HEALTH experts have warned urgent action is needed to stop the emerging GP crisis as more doctors turn their back on the “intolerable” profession.
Doctors told MSPs at the health and sport committee more deprived areas are finding it increasingly harder to attract GPs as conditions get worse.
It comes weeks after an Evening News investigation revealed doctors in the Lothians are so busy one-in-six practices has turned away patients in the last year.
Dr Andrew Buist, deputy chairman of the British Medical Association’s Scottish GP Committee, said the situation had changed beyond recognition in a decade.
“We’re seeing the early signs of a workforce crisis starting to appear in general practice for several reasons,” he said.
“General practice has lost popularity with young doctors coming into the profession. Older doctors are leaving slightly earlier in their late 50s rather than hanging on until their early 60s. We’re also losing doctors in the middle of their careers.
“Last week women outnumbered men in terms of the GP workforce in the UK for the first time and I think that’s a good thing.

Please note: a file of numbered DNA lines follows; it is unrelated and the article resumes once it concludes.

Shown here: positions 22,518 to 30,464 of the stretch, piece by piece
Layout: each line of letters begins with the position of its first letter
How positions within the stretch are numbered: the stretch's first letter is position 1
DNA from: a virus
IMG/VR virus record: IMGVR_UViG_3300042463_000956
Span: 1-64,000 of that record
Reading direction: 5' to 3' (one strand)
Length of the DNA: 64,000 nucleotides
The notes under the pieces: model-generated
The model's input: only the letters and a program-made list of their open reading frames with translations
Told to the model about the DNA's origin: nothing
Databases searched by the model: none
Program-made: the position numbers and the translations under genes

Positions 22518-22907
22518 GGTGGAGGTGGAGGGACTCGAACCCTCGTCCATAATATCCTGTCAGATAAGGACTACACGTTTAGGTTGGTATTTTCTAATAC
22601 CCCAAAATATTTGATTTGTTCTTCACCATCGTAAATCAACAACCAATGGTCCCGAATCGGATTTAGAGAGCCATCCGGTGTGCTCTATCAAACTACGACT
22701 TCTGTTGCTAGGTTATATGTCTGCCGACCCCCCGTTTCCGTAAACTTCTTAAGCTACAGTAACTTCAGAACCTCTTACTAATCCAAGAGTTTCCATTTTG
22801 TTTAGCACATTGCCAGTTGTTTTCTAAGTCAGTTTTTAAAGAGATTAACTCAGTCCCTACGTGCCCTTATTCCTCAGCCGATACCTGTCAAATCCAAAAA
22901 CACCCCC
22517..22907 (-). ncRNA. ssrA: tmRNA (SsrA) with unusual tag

“But when they’re going to have their families, they’re not coming back into the profession and one of the reasons for that is that they’re frankly burned out – the workload is becoming intolerable.
“We’re battle-weary and it’s not something that is particular to practices providing care in deprived areas – it’s across virtually the whole spectrum of general practice.”
The doctor’s organisation said these conditions had also led to more people going part-time and made it difficult to recruit with locums needed to plug increasing gaps.
The stark warnings come after we reported at least 12 GP practices in the Lothians are currently unable to take new patients – including some whose lists have been effectively closed for several months.
Dr Buist spoke at the committee yesterday along with others from the medical profession, including Dr Pauline Craig, the head of equality at NHS Health Scotland and Dr John Budd, a GP at Edinburgh Access Practice and coordinator Lothian Deprivation Interest Group.
They say “integrated action” is needed to reduce the gap that exists between the health of those living in the poorest parts of the country and those in more affluent communities and said current welfare reforms had made matters worse.
Public Health Minister Michael Matheson said health inequalities “can only be solved by tackling the root causes of inequality” which went beyond the NHS.
He said: “Scotland’s health is improving, with people living longer, healthier lives. But despite our best efforts, deeply ingrained health inequalities persist. The problem cannot be solved with health solutions alone as health inequalities are caused by entrenched problems of poverty, unemployment and poor mental wellbeing.
“It is our belief that health inequalities in Scotland can only be solved by tackling the root causes of inequality, and taking the fight beyond the NHS.”